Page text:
What Causes Dehydration?
Introduction to what causes dehydration
Here we discuss the process and causes of dehydration.
Definition: Dehydration means loss of water from the body. Your body also loses salt through excretion.
Loss of water is always accompanied by a loss of electrolytes, as water within the plasma is enriched with many electrolytes that are constantly in a state of flux. Effect of dehydration on the body are experienced due to a loss of both water and electrolytes, and dehydration effects on your body can be mild or severe based on the duration and extent of the dehydrated state. How quickly and efficiently one rehydrates largely determines the severity of these symptoms.
What causes dehydration?
Generally dehydration happens during or after prolonged physical activity, or when the weather is warm or humid. Sweating is your body’s protective mechanism whereby loss of water keeps the body cool and prevents from overheating. Loss of water through sweat glands is accompanied by a loss of sodium as well. An equivalent loss of sodium and water allows the body to maintain its blood osmolality (or thickness) within a range without big changes that can be detrimental. As the osmolality rises, it stimulates the thirst center in the brain, allowing an individual to rehydrate quickly by consuming water. This drops the osmolality back to normal and the thirst dissipates. This dehydration-thirst-rehydration is a common physiological change that happens within the human body almost every single day. Symptoms of dehydration are, hence, felt periodically, even among individuals in good health.
Exercise causes dehydration: Loss of fluid and electrolytes is universal in all people during rigorous physical activity. Dehydration can worsen if the individual does not rehydrate quickly as the fluid and electrolyte losses continue. Temperature, humidity, activity and body type all dictate the hydration status of an individual, particularly if they fail to rehydrate quickly for long periods with the right electrolyte mix.
Vomiting & diarrhea dehydration: Which involves fluid and electrolyte losses through gastrointestinal tract. This is a one of the more common “pathological” ways reason to get dehydrated- children with cholera in developing countries used to be so dehydrated, it eventually led to the birth of oral rehydration solution (ORS).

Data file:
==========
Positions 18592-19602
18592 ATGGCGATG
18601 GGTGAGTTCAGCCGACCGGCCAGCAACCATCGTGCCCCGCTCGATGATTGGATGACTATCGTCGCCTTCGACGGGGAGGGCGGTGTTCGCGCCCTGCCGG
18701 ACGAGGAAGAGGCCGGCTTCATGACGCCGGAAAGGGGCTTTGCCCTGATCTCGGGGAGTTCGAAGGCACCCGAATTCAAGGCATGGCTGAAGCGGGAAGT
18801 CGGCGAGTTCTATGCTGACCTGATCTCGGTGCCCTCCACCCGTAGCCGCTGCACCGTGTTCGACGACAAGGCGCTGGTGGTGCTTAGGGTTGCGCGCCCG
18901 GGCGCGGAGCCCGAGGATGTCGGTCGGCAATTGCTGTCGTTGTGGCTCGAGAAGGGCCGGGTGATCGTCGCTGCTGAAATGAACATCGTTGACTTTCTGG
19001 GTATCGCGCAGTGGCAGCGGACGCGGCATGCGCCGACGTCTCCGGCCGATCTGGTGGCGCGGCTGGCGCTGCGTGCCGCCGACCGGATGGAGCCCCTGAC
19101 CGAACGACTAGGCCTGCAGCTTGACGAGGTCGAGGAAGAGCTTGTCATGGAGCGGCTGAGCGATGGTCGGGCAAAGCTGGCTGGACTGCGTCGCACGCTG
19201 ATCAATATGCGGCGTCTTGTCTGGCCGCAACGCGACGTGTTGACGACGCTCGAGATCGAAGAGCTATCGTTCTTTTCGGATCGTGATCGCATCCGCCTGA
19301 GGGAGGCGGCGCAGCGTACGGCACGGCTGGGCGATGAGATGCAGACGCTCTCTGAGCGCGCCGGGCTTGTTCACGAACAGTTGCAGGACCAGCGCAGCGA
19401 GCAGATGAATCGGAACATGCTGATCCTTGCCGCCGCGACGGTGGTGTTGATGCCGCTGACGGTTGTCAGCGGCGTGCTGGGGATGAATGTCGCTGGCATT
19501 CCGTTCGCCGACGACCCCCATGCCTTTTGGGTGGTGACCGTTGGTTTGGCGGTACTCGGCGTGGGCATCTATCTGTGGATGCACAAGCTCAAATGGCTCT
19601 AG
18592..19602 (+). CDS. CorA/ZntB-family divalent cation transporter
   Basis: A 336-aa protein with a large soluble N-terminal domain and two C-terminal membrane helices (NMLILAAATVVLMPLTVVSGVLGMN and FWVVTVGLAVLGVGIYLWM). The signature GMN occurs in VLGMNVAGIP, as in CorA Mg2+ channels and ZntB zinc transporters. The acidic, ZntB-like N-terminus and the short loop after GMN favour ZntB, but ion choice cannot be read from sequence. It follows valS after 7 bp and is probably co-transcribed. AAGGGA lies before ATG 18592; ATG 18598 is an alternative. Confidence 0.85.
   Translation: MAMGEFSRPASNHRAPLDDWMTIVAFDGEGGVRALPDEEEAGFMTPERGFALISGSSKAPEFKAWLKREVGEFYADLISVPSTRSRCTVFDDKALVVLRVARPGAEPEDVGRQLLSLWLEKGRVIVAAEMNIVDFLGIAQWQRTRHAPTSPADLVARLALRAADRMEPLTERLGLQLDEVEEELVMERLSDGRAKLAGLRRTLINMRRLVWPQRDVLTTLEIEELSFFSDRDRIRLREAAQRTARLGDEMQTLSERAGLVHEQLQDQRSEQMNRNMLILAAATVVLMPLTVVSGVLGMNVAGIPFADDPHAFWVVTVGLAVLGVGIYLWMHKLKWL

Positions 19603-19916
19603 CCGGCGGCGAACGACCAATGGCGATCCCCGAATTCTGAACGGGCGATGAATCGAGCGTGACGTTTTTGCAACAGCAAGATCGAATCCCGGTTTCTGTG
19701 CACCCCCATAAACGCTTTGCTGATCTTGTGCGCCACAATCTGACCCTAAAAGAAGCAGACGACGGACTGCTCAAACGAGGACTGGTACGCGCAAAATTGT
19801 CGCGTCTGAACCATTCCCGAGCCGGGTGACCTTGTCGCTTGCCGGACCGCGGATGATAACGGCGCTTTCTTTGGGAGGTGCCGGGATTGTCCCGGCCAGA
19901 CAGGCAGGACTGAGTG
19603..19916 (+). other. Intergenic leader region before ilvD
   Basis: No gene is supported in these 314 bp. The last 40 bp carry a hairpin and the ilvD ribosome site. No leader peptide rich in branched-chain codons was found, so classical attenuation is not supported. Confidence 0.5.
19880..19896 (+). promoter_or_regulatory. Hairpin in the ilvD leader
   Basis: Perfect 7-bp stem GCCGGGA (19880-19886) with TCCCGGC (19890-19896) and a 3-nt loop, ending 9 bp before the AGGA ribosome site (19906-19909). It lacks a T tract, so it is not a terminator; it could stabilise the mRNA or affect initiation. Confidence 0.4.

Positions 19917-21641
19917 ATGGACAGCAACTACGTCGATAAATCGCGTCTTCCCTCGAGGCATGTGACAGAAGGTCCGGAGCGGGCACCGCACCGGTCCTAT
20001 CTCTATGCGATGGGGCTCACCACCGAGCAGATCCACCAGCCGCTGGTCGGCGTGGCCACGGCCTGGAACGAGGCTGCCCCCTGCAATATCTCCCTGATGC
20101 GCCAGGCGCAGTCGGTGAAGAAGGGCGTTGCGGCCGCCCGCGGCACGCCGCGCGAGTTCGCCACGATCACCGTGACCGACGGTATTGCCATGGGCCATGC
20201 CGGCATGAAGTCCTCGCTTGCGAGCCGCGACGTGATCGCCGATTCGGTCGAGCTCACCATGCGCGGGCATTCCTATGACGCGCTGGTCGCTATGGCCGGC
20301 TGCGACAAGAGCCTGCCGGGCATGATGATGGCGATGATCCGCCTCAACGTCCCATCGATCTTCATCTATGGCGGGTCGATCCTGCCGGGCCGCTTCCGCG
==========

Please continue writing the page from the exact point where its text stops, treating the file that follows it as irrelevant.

Occupation-related causes dehydration: Firefighters face this challenge while working in very hot conditions as they struggle on how to stay hydrated due to a constant loss of fluids due to environmental conditions. Similarly, construction workers or those who spend extended amounts of time outdoors in the summer heat can get dehydrated significantly.
Dehydration from medication: Medications such as diuretics, can result in dehydration effects on your body. Regular use of these medications can lead to more fluid loss than gained and needs to be discussed with a medical professional.
Alcohol causes dehydration: Alcohol is a dehydrating agent and individuals who wake up with hangovers are depleted in water and electrolytes. This is the reason the best drinks recommended to treat a hangover are water enriched with electrolytes including magnesium. Magnesium is one of the electrolytes that helps to quickly rehydrate.
Flu dehydration: This is a common cause of mild dehydration in young adults.
In all the above conditions cause dehydration, the common denominator is a significant loss of fluid from the body.
Initially, this fluid is derived from the blood volume (since almost 60% of the blood is plasma). If the body doesn’t get a fresh supply in time dehydration continues, the fluid from within the cells (intra-cellular fluid) may be lost.
50-60% of human body weight is water. An average man weighing 155 lbs has about 10.5 gallons of total body water (TBW). Despite such a large volume of fluid reserve, a liter of water loss from the body can lead to significant symptoms of the dehydration effects on your body.
How to hydrate after suffering dehydration
The best way to avoid dehydration is to stay well hydrated with water and electrolytes if available. Frequently, it is challenging to judge the exact amount of fluid loss to replace quickly, particularly during an ongoing physical activity. Most professional athletes are not be able to gauge their fluid or electrolyte losses during endurance activities despite significant prior experience. This is because, even within an individual, the extent of dehydration varies by day, conditions and other factors. In order to quickly rehydrate after exercise you can use the following formula:
Total loss in body weight (or % of it) before and after exercise as a measure of need for fluid replacement (e.g., if the athlete’s weight drops by 2.2lb after a workout, it would mean a replacement volume of at least 1 liter to maintain a normal hydration status, since 1 Liter of water weighs 2.2lb). This formula is great for recovering after your exercise but it is less useful during an actual race where the fluid losses are more dynamic and evolving in real time; and there is rapid change in the fluid status due to loss and rehydration.